Working together to create common digital infrastructure assumes a baseline of unity and commitment to progress, and the grouping’s theme of resilience focuses on promoting regional order and stability, as well as cooperating on common threats such as terrorism and cybersecurity. But in the coming year, it may prove very tricky for member states and Singapore as chair to walk the line between, on the one side, promoting unity and cooperation, and, on the other, speaking out or taking action on member states’ affairs. Potential flashpoints for volatility, which could affect the stability of the grouping as a whole, are looming in several of the bloc’s members.

In Myanmar, the Rohingya humanitarian crisis has already caused tensions between ASEAN members. Relations between Myanmar and its Muslim-majority neighbors, Malaysia and Indonesia, are strained, and with no long-term resolution in sight, ASEAN can only step up aid through the ASEAN Coordinating Center for Humanitarian Assistance and repeat its calls for a durable solution. But the crisis is affecting domestic politics – in Indonesia, Islamist groups are exploiting public sentiment in favor of the Rohingya to build their own support – which could act to undermine unity within the group as a whole.

Upcoming Elections Stir up Internal Conflicts and Ethnic Nationalism

In addition to Indonesia’s local polls, national elections will be held in Malaysia and Cambodia in 2018, and possibly in Thailand in 2019. Each holds the potential to generate upheaval within countries, which could contribute to destabilization across the region.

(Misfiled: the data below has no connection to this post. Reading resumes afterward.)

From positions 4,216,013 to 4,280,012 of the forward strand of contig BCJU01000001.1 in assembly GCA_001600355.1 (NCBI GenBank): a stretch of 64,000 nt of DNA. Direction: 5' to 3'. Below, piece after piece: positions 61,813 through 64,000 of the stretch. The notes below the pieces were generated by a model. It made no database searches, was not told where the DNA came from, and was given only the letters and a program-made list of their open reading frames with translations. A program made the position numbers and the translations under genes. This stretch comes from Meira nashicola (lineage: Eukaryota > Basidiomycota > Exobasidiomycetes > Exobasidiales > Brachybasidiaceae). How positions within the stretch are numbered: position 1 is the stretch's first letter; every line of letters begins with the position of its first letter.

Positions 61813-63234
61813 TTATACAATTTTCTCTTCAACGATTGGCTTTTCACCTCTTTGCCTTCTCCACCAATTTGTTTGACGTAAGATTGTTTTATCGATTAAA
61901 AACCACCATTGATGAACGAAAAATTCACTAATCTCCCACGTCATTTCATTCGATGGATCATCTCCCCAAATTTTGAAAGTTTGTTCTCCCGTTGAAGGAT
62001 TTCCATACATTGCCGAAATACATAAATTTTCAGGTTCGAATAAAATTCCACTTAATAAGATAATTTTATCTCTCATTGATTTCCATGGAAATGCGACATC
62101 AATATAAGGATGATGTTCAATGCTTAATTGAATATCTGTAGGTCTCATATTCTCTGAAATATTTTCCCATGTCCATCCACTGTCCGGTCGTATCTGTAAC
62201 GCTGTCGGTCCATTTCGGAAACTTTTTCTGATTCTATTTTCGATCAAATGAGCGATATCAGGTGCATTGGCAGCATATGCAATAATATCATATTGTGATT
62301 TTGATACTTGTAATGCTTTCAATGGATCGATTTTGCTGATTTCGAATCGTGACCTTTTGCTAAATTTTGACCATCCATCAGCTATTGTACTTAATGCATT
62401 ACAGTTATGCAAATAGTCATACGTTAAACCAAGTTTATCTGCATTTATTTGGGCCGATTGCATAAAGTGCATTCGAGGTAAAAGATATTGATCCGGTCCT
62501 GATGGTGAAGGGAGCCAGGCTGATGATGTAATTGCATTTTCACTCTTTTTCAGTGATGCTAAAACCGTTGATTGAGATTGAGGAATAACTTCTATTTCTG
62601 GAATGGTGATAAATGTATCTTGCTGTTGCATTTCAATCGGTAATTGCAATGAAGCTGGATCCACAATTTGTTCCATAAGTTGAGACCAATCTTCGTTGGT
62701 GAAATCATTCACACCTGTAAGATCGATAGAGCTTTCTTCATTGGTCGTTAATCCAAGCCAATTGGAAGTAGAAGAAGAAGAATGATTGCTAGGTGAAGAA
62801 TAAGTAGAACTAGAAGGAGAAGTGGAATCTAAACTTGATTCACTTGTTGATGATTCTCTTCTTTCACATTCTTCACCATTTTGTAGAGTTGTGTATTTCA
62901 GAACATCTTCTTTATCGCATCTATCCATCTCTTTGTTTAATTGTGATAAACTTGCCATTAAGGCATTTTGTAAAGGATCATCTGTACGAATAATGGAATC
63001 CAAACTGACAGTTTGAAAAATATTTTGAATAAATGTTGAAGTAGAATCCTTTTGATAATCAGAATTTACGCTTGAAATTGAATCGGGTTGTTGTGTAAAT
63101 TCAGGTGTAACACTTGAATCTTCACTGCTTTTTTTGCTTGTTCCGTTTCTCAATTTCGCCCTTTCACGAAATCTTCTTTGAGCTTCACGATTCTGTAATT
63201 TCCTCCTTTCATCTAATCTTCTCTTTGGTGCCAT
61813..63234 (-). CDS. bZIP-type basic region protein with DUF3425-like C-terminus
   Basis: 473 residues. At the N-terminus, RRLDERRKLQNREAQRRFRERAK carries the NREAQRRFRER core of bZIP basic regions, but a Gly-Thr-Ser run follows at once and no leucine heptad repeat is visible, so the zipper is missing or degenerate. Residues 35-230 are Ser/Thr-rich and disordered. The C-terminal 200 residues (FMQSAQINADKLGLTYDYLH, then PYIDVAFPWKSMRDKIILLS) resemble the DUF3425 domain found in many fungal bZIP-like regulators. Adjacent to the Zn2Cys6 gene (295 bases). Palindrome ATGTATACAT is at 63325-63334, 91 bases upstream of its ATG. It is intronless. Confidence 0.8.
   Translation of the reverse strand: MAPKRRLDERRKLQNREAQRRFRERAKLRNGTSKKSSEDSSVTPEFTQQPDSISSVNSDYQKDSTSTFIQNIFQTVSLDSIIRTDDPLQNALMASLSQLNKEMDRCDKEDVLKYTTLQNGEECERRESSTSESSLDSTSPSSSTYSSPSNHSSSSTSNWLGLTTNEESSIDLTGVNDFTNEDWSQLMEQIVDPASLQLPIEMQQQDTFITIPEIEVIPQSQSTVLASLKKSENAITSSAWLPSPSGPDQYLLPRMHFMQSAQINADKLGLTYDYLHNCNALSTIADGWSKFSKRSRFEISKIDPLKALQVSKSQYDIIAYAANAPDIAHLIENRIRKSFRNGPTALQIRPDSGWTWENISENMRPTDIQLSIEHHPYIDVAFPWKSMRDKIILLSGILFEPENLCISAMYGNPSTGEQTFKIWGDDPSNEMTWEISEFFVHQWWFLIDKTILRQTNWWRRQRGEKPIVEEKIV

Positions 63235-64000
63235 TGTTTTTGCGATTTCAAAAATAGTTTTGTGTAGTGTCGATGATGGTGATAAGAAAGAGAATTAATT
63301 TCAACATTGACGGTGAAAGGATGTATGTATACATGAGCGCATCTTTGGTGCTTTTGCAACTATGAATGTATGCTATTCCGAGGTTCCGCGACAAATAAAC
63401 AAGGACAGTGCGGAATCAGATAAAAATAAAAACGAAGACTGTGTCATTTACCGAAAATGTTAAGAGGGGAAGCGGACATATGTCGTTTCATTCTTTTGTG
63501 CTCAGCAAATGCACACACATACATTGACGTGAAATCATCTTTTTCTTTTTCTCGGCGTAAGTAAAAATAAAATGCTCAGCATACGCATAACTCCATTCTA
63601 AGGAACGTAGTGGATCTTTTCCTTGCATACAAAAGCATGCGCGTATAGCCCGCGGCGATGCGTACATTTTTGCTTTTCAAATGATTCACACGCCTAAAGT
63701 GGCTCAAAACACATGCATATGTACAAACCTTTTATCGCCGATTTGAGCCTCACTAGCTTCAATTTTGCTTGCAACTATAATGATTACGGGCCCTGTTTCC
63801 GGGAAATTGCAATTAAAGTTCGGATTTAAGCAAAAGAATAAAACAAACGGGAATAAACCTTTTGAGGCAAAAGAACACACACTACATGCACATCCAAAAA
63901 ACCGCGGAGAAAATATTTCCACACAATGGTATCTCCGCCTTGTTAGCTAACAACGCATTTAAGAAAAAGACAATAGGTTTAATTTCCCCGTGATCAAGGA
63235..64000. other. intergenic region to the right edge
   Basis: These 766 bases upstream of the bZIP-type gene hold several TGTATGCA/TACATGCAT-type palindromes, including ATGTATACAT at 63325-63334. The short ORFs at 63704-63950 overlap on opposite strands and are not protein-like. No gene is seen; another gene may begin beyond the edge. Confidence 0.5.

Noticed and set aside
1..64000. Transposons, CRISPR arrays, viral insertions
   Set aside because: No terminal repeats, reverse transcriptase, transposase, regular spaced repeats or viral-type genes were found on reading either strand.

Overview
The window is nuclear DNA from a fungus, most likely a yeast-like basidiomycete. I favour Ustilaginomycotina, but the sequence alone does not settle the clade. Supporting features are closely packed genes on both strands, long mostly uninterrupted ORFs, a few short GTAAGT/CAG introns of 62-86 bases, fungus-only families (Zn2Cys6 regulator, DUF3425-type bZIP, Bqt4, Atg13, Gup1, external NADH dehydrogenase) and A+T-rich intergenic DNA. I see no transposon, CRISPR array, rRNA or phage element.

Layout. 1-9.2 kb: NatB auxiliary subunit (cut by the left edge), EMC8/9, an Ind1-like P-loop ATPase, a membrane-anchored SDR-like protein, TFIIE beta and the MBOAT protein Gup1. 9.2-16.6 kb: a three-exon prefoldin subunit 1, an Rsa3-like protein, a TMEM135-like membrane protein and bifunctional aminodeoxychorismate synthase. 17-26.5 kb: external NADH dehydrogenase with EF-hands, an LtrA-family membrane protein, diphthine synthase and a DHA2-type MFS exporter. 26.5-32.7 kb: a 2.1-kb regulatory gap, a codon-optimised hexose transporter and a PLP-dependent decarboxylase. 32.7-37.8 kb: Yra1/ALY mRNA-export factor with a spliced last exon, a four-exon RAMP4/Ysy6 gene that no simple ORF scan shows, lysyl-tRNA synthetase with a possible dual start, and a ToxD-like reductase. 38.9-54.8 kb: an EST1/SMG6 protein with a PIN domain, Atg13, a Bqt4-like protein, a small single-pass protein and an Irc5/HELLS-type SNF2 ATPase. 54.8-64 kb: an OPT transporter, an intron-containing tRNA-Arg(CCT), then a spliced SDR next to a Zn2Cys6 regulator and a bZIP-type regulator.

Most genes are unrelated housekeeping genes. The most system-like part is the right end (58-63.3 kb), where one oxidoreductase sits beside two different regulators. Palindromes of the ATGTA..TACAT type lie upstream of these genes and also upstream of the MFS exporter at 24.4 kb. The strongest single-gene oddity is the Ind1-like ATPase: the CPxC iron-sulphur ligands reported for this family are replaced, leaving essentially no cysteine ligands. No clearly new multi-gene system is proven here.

As in Indonesia, ethnic tensions are flaring in Malaysia, where elections to be held before August are set to be the closest in years. Both the ruling coalition and the main opposition parties are appealing to anti-Chinese sentiment to galvanize support from the majority Muslim population.

In Cambodia, ranked 98th of 129 in the BTI’s political transformation rankings, the government dissolved the main opposition party in November 2017, creating a one-party state ahead of July’s elections. In the Economist Intelligence Unit’s Democracy Index for 2017, the country was downgraded from a “hybrid regime” to an “authoritarian regime.”

Thailand has not held elections since the military coup of 2014, and although the junta has promised polls will be held by February 2019, such promises have been made and broken before. However, political parties were allowed to register in March 2018, ahead of the promised elections, and 42 parties did so – some of which have been accused of being fronts for the military. Even if the polls go ahead, the junta has made changes to the law to limit the power of elected officials and maintain its own authority. Protests in February 2018 against further postponement of the elections may be a sign that tensions could increase as the military continues to suppress democracy.

Internal conflicts and ethnic nationalism could cause countries to focus inwards, undermining their commitment to regional integration and posing a challenge to ASEAN’s plans. Full economic integration and the policy of noninterference are uneasy partners – and it seems likely that in the long run, ASEAN will have to decide which one it views as most important.

Justine Doody is an editor and analyst specializing in foreign policy and development. She writes for the Bertelsmann Stiftung’s SGI News and BTI Blog.